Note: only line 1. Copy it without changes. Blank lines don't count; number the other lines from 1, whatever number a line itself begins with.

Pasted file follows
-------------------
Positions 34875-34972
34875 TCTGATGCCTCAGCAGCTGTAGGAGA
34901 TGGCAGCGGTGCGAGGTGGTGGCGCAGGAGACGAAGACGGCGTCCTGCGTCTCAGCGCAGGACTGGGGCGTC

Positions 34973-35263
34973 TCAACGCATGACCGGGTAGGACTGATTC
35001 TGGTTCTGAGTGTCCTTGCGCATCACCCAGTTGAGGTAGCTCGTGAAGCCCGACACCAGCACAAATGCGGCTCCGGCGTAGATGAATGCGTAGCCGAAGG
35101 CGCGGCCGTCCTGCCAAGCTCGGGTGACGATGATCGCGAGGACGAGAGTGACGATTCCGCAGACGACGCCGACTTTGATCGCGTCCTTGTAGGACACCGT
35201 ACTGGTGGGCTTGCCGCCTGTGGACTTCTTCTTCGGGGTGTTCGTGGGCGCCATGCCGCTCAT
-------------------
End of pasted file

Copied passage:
Positions 34875-34972